Disabled captain's bid to be the first ever to fly microlight 3,000 miles over the South Pole (From Bournemouth Echo)
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Disabled Captain Luke Sinnott in bid to be the first ever to fly microlight 3,000 miles over the South Pole
Updated 10:52am Thursday 24th January 2013 in News
WHEN Captain Luke Sinnott woke up in hospital after being caught up in a bomb blast in Afghanistan, he wished he could turn the clock back.
The Royal Engineer from Hampshire felt desperately low as he struggled to come to terms with losing both his legs and suffering severe injuries to his left arm from a improvised explosive device in Helmand Province.
Now the 32-year-old from New Milton is bidding to be on top of the world next year when he tries what no able-bodied person has ever done before – fly a microlight 3,000 miles over the South Pole.
Cruising at altitudes of up to 10,000ft in temperatures as low as -30C (-22F), the expedition will attempt to achieve three world firsts – the first flexible wing flight in Antarctica, the first over the South Pole and the first over Mount Vinson, which is the continent’s highest peak at 16,050ft.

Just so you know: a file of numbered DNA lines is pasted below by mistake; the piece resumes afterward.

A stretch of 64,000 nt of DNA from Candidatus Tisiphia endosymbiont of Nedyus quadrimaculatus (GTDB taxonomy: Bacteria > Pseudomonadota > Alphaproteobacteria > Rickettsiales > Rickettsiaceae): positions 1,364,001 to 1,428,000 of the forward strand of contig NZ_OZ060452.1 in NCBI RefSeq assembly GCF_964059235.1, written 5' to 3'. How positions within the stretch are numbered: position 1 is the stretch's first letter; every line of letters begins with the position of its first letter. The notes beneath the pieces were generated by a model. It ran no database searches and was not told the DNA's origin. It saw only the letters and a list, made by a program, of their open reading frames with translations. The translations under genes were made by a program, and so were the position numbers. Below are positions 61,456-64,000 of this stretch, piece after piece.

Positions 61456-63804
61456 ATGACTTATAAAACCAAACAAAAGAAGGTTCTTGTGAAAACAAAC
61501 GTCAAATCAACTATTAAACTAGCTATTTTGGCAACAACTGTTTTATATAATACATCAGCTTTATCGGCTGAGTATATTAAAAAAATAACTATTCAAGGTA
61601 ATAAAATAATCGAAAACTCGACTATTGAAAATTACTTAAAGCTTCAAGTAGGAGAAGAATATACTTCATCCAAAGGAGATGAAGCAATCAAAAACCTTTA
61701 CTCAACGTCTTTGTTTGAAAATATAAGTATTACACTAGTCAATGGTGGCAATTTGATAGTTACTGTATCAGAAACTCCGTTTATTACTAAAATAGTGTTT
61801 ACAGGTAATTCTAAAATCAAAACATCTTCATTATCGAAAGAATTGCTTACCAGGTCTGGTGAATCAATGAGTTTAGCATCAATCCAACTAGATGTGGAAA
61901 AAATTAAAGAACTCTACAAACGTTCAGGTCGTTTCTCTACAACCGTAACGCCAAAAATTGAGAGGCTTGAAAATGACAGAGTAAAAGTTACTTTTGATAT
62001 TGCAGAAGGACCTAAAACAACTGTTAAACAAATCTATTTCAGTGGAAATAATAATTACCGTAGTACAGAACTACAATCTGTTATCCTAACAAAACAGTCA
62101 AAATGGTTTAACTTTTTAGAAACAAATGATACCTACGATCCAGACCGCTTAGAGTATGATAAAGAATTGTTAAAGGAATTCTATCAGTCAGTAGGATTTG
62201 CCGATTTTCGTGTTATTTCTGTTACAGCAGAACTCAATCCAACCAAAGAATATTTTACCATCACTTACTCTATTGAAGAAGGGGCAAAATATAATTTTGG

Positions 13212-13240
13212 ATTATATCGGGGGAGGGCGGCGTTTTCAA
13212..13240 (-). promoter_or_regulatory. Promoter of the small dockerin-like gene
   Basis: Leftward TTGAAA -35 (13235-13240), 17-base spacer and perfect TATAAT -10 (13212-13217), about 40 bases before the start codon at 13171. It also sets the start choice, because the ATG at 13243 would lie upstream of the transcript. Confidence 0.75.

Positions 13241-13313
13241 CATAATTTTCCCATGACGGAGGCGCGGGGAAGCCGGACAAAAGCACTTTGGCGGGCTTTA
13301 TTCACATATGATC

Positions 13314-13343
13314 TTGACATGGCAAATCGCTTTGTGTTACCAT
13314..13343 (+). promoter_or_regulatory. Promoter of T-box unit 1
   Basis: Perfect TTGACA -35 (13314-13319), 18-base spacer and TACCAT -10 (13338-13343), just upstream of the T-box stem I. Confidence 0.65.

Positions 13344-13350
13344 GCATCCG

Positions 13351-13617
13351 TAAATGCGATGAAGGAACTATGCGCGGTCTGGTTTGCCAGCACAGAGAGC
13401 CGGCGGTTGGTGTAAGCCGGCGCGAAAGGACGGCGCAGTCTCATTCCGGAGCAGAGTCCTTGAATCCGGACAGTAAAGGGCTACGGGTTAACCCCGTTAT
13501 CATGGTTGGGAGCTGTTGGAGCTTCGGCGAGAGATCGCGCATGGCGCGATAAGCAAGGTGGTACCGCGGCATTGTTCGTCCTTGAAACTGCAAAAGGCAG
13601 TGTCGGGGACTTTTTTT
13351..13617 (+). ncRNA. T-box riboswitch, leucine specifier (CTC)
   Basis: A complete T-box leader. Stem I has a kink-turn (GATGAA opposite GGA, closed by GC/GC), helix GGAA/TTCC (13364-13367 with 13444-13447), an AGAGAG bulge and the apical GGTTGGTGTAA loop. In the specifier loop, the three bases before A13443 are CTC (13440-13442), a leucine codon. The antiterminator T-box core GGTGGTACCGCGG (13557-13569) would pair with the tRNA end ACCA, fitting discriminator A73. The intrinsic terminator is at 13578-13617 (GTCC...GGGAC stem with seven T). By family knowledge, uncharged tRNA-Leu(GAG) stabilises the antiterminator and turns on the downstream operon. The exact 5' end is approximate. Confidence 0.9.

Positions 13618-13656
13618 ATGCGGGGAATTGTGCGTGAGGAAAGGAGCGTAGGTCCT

“I’m worried if my body’s up to the task. I have got to watch out for my stumps. If I start having problems with them then I will be struggling,” Luke told the Daily Echo.
“I’ve got a lot of scar tissue especially in my arm. If I’ve got no feeling then I won’t be able to feel frostbite.
“But flying to the South Pole is a darn sight easier than walking.”
Luke lost both legs above the knee in the blast and his left arm was severely damaged when an improvised explosive device was detonated while he was trying to dismantle another one.
Doctors at Queen Elizabeth Hospital in Birmingham worked frantically to save his arm but it was eight months before he started to get any feeling back.
Before taking part in the flight Luke will have to undertake pilot training and cold weather training but he will be the first double above-knee amputee to reach the South Pole if he makes it.
Luke – whose wife is expecting the birth of their first son next month – will be part of a seven-strong team in a mission known as Flying For Freedom, in partnership with the charity Help for Heroes.
The expedition is part of a programme to establish a number of flying recovery centres around the UK for injured and disabled servicemen and women.
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